Thursday, September 12, 2013

Stop Performing: A series of vignettes

My devotional time this week has been spent with the third chapter of a posthumously compiled collection of essays by Henri Nouwen. In it, Henri writes, “...though the experience of being the Beloved has never been complete absent from my life, I was slow in claiming it as my core truth. I kept running around it while looking for someone or something able to convince me of my Belovedness. It was as if I kept refusing to hear the voice that speaks from the very depth of my being and says: ‘You are my Beloved, on you my favor rests.’” (Spiritual Direction: Wisdom for the Long Walk of Faith, 31) 

Amen, Henri. You’re not the only one.

Wednesday, March 27, 2013

Why I, as a Christian, Support Gay Marriage

I'm posting here a response to a friend's question on facebook. The friend asked why I support gay marriage. My theological reading of this matter does not represent anyone else but me. I may have several things wrong here. I freely admit that. I may also misrepresent myself or others. Please read this post about this very sensitive matter with grace, with careful attention and with the realization that I'm writing this late at night after a long day with a baby who is teething :D.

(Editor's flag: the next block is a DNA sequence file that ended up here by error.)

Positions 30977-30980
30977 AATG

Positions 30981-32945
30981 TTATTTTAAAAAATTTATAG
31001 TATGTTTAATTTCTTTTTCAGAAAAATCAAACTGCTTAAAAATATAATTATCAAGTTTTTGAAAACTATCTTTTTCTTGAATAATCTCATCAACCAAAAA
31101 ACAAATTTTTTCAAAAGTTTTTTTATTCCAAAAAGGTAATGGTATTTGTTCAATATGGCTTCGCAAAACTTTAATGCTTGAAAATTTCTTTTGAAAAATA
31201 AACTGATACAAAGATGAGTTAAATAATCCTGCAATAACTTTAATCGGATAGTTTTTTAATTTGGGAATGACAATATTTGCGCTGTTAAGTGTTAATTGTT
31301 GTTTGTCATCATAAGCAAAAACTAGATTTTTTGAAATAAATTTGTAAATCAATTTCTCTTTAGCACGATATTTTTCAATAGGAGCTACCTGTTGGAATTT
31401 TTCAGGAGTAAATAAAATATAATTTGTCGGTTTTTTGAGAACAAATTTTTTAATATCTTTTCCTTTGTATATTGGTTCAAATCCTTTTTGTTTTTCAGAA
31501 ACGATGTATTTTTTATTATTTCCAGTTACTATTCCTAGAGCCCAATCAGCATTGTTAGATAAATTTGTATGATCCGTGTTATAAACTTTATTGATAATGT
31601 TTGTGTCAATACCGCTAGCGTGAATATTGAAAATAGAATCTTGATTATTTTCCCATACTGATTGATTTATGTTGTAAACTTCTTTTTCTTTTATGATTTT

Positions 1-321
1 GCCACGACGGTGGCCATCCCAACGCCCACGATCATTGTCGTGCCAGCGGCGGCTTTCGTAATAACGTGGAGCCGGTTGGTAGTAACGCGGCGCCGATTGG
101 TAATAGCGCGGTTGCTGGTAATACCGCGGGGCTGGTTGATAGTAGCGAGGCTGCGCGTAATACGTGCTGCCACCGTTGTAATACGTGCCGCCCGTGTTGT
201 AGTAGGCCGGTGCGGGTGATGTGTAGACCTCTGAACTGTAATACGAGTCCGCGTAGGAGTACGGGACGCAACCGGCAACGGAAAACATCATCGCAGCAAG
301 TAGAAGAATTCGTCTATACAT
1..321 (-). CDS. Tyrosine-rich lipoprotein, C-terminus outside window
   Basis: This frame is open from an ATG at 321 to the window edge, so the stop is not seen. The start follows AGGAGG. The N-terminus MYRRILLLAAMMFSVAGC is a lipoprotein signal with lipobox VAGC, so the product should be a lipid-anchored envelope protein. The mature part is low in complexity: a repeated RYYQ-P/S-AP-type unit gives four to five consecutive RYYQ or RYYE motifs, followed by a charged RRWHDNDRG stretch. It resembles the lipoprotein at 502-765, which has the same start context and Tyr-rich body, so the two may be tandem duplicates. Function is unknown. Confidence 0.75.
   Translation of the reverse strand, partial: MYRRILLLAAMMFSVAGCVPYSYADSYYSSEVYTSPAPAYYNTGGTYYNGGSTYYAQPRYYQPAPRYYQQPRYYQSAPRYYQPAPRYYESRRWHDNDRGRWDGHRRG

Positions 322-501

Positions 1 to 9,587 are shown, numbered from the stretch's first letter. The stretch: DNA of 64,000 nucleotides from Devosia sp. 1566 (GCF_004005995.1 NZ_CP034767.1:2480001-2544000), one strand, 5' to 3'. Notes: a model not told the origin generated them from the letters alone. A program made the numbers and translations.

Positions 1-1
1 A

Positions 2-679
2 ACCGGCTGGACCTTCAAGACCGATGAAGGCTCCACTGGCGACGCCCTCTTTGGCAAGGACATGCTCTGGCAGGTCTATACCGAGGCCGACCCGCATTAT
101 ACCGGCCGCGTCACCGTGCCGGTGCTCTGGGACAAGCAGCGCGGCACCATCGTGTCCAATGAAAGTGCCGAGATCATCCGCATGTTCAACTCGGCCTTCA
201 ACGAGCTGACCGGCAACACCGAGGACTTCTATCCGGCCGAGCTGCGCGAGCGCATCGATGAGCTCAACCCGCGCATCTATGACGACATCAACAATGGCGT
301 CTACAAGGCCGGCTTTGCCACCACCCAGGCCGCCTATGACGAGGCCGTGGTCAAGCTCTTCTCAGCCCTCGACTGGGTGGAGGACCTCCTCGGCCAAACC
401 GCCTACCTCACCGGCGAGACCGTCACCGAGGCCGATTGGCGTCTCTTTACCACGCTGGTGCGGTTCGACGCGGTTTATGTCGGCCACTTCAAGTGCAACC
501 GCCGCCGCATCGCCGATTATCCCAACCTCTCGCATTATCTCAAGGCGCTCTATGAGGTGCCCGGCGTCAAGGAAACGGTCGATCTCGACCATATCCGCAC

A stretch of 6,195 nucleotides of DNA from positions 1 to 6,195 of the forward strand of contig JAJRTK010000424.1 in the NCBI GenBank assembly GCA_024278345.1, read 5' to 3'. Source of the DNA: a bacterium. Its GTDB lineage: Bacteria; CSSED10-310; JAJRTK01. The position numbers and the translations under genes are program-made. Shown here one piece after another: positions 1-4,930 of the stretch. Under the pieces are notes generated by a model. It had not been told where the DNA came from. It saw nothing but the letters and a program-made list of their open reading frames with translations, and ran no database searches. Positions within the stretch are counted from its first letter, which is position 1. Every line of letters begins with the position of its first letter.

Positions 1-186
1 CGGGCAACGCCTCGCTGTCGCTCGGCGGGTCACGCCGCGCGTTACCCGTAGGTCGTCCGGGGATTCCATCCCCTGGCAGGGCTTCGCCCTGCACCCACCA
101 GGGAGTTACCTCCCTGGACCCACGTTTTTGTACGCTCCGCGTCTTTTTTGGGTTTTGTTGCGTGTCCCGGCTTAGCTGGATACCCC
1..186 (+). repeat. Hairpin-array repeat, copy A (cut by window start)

Thursday, February 28, 2013

The Gift of Not Being Needed

It's been ages since I last posted here. Much has changed. I'm now halfway through my final semester of PhD coursework at Princeton Theological Seminary. My wife and I now daily step back in awe that we are parents of a beautiful, vibrant baby girl. I'm twenty-eight years old.

Image from Greg High:
Somehow, in those twenty-eight years, I had not yet come to the fundamental insight that my "worth is not the same as [my] usefulness." I found this quote this morning during daily devotion. I've been reading Henri Nouwen's lenten collection Show Me the Way. Nouwen has always been one of those writers whose words cut through all my defensive barriers. Yet his is a gentle sword. His words are so simple, his thoughts so concrete and clear. He writes without pretension and, in doing so, plumbs the profound depths of our relationship to God and our relationships with others.

I can't help quoting most of this morning's reading:

When we start being too impressed by the results of our work, we slowly come to the erroneous conviction that life is one large scoreboard where someone is listing the points to measure our worth. And before we are fully aware of it, we have sold our soul to the many gradegivers. That means we are not only in the world, but also of the world. Then we become what the world makes us. We are intelligent because someone gives us a high grade. We are helpful because someone says thanks. We are likable because someone likes us. And we are important because someone considers us indispensable.... (52)